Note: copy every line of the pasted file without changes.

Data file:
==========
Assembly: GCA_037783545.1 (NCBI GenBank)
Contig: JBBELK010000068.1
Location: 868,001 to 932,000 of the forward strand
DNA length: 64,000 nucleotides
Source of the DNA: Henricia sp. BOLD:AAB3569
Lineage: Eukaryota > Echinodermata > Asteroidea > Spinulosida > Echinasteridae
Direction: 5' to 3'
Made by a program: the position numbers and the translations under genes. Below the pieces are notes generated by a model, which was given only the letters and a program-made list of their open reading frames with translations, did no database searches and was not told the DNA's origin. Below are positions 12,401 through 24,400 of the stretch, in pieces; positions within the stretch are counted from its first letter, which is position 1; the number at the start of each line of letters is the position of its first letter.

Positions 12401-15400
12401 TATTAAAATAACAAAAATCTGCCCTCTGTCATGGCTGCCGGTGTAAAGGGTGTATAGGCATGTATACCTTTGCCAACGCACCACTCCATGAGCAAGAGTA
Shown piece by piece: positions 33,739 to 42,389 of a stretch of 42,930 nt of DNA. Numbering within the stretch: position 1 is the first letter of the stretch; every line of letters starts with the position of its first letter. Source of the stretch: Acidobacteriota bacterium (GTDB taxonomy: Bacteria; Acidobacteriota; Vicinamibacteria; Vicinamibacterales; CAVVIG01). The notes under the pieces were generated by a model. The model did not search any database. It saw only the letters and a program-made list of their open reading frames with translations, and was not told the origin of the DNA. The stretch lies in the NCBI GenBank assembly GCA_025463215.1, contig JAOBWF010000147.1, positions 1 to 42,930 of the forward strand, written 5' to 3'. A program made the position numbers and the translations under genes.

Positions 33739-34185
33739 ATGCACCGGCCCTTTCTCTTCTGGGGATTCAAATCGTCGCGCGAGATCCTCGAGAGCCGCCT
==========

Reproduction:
Assembly: GCA_037783545.1 (NCBI GenBank)
Contig: JBBELK010000068.1
Location: 868,001 to 932,000 of the forward strand
DNA length: 64,000 nucleotides
Source of the DNA: Henricia sp. BOLD:AAB3569
Lineage: Eukaryota > Echinodermata > Asteroidea > Spinulosida > Echinasteridae
Direction: 5' to 3'
Made by a program: the position numbers and the translations under genes. Below the pieces are notes generated by a model, which was given only the letters and a program-made list of their open reading frames with translations, did no database searches and was not told the DNA's origin. Below are positions 12,401 through 24,400 of the stretch, in pieces; positions within the stretch are counted from its first letter, which is position 1; the number at the start of each line of letters is the position of its first letter.

Positions 12401-15400
12401 TATTAAAATAACAAAAATCTGCCCTCTGTCATGGCTGCCGGTGTAAAGGGTGTATAGGCATGTATACCTTTGCCAACGCACCACTCCATGAGCAAGAGTA
Shown piece by piece: positions 33,739 to 42,389 of a stretch of 42,930 nt of DNA. Numbering within the stretch: position 1 is the first letter of the stretch; every line of letters starts with the position of its first letter. Source of the stretch: Acidobacteriota bacterium (GTDB taxonomy: Bacteria; Acidobacteriota; Vicinamibacteria; Vicinamibacterales; CAVVIG01). The notes under the pieces were generated by a model. The model did not search any database. It saw only the letters and a program-made list of their open reading frames with translations, and was not told the origin of the DNA. The stretch lies in the NCBI GenBank assembly GCA_025463215.1, contig JAOBWF010000147.1, positions 1 to 42,930 of the forward strand, written 5' to 3'. A program made the position numbers and the translations under genes.

Positions 33739-34185
33739 ATGCACCGGCCCTTTCTCTTCTGGGGATTCAAATCGTCGCGCGAGATCCTCGAGAGCCGCCT